WASHINGTON — Foo Fighters not only kicked off a mammoth global tour Thursday, but also christened a new concert venue.
The band’s frontman Dave Grohl, who grew up in nearby Alexandria, Va., before becoming the drummer for Nirvana, fed off of the festival-like atmosphere inside The Anthem, a new 6,000-capacity theater along Washington’s developing southwest waterfront.
Early on in the 2 ½-hour set, Grohl ventured to the front of the stage and put both hands on his heart as the rapturous crowd serenaded him with the chorus of Learn To Fly, a soaring hit from the 1999 album There is Nothing Left to Lose.
Soon after, Grohl told the crowd he had asked the music hall’s owner about a curfew. “There isn’t one!” he informed the raucous revelers.
Compared to other stops on the Foo Fighters tour, which continues this month throughout the Midwest and Southeast, this new venue is small.
But the sardine-packed standing crowd pulsed with excitement. Throughout the 22-song set, the band interspersed grungy greatest hits from their two decade-plus career, such as All My Life and Monkey Wrench, with new material from the band’s latest album Concrete and Gold, released last month.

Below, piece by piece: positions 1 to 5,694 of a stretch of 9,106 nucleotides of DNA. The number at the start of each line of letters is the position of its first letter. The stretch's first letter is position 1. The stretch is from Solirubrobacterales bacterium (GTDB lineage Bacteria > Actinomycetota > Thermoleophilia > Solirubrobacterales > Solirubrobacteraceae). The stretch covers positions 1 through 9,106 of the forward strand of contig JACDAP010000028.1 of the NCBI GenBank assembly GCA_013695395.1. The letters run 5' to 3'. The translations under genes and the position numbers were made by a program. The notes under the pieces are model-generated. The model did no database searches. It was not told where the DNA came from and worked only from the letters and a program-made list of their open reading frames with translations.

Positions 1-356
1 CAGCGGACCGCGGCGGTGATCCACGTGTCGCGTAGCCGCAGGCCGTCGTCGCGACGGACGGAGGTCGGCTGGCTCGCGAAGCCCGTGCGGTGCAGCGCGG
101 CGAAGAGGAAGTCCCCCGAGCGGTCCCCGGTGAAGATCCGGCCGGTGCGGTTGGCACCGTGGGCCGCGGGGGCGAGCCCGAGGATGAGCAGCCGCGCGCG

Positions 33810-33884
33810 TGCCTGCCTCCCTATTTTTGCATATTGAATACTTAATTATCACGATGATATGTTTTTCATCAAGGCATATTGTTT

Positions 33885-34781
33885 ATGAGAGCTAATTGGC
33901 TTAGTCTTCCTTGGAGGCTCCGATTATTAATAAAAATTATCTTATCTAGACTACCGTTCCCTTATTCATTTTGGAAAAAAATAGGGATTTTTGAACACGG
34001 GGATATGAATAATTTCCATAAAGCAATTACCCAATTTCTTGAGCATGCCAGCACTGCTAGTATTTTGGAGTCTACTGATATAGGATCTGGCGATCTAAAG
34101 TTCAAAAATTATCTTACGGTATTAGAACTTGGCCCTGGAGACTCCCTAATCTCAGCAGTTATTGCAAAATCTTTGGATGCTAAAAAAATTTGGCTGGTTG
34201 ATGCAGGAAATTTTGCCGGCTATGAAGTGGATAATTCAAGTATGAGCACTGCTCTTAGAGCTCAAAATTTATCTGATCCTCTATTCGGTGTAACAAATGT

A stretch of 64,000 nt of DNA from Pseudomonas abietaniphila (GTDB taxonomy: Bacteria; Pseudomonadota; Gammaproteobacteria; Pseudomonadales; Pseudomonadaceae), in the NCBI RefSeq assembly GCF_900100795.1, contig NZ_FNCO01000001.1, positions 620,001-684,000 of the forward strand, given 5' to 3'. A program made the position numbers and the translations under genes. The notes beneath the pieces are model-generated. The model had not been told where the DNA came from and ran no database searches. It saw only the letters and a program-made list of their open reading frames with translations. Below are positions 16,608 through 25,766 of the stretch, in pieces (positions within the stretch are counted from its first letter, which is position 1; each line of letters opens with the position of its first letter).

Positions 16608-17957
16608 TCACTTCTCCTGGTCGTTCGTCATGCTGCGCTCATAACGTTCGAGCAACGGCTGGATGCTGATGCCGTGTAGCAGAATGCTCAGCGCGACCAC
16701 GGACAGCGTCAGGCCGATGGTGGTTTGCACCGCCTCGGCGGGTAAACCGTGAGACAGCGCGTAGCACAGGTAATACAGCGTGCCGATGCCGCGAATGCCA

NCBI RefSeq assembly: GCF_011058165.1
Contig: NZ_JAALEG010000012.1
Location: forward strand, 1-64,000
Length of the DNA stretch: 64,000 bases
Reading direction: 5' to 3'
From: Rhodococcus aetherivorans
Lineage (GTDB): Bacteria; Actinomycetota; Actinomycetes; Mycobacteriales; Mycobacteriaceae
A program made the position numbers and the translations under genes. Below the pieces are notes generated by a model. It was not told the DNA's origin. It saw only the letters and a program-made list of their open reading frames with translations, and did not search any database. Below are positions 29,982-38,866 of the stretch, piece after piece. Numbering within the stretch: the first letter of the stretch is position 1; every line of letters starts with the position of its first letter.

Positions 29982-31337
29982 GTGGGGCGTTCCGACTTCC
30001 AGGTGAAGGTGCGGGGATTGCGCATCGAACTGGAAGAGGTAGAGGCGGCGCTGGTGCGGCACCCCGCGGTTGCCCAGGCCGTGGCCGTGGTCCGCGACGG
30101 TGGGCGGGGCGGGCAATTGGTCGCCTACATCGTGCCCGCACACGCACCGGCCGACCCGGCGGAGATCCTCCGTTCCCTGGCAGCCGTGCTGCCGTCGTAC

That mixture satisfied the crowd, which also sang — or screamed — the chorus of Best of You.
Along with Grohl, who wields a guitar, lead guitarist Chris Shiflett, rhythm guitarist Pat Smear and bassist Nate Mendel created a hefty wall of hard-rock sound.
Drummer Taylor Hawkins handled vocals on new psychedelic-tinged song Sunday Rain and the Rolling Stones’ Bitch. Keyboardist Rami Jaffee rounds out the band, which brought out a trio of backup singers for some songs.
A musical high point was Congregation, from 2014’s Sonic Highways. The escalating, rhapsodic song unleashed midway through the set transformed the venue into a raucous rock cathedral.
Grohl mentioned neither the passing of fellow rocker Tom Petty, for whom he played drums for a 1994 Saturday Night Live broadcast, nor the city’s baseball team, the Washington Nationals, who just two miles away were about to be knocked out of the playoffs by the Chicago Cubs.
However, he did thank the city for “the best childhood a person could ever ask for.”
Grohl has become a standard bearer for hard-rock music: He directed and produced the documentary Sound City, about the famous L.A. recording studio, and 2014 HBO series Sonic Highways, about music across the U.S.
But Grohl and his fellow Foos are even more revelatory in the flesh.
More: Watch: Foo Fighters, James Corden rock out in epic ‘Carpool Karaoke’
Follow USA TODAY reporter Mike Snider on Twitter: @MikeSnider.
Last month the Foo Fighters lead singer and rhythm guitarist fell off-stage while touring Europe.
Unfortunately for fans of the band, Dave Grohl broke his leg during the fall leading to cancelled Summer festival dates.
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